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Seed Sales Halted Between U.S. and Canada

A lack of national nematode surveys has led to further restrictions on the movement of seed potatoes between the United States and Canada. The first phase of the protocols – developed by USDA’s Animal and Plant Health Inspection Service and the Canadian Food Inspection Agency – went into effect March 21, requiring all shipments of seed potatoes to include a phytosanitary certificate based on recent soil tests.

The restrictions are the result of last year’s identification of pale cyst nematode (PCN) in Idaho and golden nematode in Quebec. The Idaho infestation is believed to be contained at low levels in seven fields, but golden nematode has been found in about 140 fields at higher levels. Neither country has a complete survey, although the United States has partial survey data.

“The situations are dramatically different, but in the end everyone has to take the same medicine,” said John Keeling, executive vice president and CEO of the National Potato Council.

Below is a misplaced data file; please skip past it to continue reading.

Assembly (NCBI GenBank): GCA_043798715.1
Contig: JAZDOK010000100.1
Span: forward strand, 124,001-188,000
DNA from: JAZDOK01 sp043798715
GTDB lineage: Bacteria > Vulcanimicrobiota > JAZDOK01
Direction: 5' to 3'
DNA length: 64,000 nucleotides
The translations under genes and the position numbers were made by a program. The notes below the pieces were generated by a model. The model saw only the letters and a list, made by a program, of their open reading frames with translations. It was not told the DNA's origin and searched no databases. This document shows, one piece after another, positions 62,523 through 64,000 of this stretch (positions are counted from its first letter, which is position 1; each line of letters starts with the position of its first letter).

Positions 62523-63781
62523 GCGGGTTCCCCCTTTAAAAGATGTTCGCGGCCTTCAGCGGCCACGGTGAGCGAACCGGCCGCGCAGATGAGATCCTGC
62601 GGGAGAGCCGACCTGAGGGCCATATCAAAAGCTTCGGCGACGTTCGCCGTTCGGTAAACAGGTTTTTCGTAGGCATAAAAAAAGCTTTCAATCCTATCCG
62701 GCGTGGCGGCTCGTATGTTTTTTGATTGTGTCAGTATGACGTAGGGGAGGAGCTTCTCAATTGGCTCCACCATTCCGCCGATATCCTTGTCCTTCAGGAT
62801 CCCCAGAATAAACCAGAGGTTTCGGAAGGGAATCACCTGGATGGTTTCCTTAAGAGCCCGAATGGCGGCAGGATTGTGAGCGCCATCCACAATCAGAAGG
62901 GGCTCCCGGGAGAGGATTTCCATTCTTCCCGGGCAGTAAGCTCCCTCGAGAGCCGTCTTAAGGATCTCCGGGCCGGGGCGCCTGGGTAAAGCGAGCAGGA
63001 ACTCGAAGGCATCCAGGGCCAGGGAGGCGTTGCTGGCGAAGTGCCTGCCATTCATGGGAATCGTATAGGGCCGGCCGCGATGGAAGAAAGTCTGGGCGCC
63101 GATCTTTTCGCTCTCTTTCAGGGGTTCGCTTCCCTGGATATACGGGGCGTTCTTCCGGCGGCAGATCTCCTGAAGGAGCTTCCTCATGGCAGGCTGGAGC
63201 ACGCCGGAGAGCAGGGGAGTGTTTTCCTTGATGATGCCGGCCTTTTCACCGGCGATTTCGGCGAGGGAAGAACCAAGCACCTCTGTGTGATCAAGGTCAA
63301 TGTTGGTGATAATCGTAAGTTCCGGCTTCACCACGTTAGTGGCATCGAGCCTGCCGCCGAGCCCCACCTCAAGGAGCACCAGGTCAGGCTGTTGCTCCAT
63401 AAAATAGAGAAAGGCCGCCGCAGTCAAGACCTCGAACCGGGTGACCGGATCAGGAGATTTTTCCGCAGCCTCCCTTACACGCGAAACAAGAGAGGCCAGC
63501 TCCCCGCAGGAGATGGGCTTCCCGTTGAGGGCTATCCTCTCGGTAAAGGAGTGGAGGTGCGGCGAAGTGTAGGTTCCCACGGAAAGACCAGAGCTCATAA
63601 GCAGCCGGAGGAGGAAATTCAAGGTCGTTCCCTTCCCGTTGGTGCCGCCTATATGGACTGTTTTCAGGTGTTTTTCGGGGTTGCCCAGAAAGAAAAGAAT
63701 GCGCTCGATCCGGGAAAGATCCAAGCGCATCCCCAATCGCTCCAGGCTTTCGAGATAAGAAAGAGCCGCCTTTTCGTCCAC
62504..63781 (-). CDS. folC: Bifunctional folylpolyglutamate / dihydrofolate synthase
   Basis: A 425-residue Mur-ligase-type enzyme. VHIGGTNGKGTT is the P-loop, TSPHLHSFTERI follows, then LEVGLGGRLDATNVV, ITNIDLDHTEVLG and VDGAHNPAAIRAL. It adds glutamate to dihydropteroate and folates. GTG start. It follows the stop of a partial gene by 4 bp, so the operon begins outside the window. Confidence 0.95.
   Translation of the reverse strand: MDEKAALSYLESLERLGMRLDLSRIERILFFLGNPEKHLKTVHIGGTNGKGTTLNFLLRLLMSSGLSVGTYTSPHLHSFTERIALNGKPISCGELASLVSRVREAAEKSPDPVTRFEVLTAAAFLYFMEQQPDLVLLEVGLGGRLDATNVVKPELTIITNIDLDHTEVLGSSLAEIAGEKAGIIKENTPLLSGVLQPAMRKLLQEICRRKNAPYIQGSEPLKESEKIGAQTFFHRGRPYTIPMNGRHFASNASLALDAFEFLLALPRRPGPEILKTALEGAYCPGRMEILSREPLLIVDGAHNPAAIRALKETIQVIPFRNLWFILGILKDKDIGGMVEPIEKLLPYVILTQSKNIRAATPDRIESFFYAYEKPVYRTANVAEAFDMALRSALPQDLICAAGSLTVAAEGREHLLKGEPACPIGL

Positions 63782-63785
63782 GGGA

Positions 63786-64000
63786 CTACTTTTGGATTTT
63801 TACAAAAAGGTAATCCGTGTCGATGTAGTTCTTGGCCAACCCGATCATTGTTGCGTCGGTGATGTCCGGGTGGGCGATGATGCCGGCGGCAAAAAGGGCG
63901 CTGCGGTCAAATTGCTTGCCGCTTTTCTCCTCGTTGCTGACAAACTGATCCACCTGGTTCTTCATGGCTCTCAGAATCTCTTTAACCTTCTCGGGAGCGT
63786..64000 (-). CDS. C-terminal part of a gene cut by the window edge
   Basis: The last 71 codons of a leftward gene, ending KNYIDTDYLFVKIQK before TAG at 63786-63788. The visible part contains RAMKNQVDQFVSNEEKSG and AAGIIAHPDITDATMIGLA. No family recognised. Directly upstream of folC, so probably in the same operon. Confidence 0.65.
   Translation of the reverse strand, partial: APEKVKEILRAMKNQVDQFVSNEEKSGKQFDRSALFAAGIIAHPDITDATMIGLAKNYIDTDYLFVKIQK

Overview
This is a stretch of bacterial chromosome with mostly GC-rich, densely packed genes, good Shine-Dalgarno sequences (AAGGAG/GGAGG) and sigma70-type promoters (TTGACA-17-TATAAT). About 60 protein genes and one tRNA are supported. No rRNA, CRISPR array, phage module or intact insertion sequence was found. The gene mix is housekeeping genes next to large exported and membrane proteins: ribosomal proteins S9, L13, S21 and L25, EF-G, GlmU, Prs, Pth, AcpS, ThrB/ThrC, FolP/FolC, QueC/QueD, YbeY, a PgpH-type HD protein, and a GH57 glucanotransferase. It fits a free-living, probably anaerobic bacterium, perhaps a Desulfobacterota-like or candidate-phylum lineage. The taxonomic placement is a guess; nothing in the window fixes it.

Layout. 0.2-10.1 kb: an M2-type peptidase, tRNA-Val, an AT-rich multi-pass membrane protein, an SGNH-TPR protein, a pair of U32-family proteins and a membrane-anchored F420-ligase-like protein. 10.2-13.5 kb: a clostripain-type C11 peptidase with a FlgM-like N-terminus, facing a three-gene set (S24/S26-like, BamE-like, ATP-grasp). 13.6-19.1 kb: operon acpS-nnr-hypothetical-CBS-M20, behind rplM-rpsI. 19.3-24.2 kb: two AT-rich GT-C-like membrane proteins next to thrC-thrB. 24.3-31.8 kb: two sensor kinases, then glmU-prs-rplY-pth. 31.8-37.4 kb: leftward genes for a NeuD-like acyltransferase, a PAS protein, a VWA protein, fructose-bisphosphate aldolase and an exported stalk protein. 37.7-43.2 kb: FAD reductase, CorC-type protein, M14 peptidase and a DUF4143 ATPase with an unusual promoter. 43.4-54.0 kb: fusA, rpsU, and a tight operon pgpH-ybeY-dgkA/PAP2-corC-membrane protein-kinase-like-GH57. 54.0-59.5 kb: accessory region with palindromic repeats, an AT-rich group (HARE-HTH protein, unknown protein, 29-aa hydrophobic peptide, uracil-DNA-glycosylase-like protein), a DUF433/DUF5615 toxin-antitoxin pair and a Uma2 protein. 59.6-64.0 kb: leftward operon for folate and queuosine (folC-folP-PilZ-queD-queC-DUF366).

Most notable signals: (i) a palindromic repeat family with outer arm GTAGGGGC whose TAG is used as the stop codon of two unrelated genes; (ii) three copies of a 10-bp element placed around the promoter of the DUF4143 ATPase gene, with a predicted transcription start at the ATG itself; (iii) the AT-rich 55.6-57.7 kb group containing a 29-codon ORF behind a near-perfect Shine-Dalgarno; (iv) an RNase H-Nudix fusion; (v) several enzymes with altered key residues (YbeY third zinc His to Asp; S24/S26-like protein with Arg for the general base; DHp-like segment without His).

The announcement comes as seed growers are already beginning to ship seed across the border, and it caught many by surprise.

“It is really affecting our export business,” said John Könst of Dutch Potato Farm in Outlook, Saskatchewan. “It was a big surprise.”

He said the nematode problems have been known in both countries for some time, and compared the halt to Canada shutting off oil pipelines into the United States in winter.

“Why in the middle of the shipping season?” he said.

Könst already is shipping seed to U.S. customers. He said the inspection process was done quickly – it took three to four days to get the test results back from the testing facility in Ottawa.

Inspections of U.S. farms are done by state agencies, but the goal is to have a more complete survey for the 2008 season.

Originally posted Tuesday, Mar. 27, 2007

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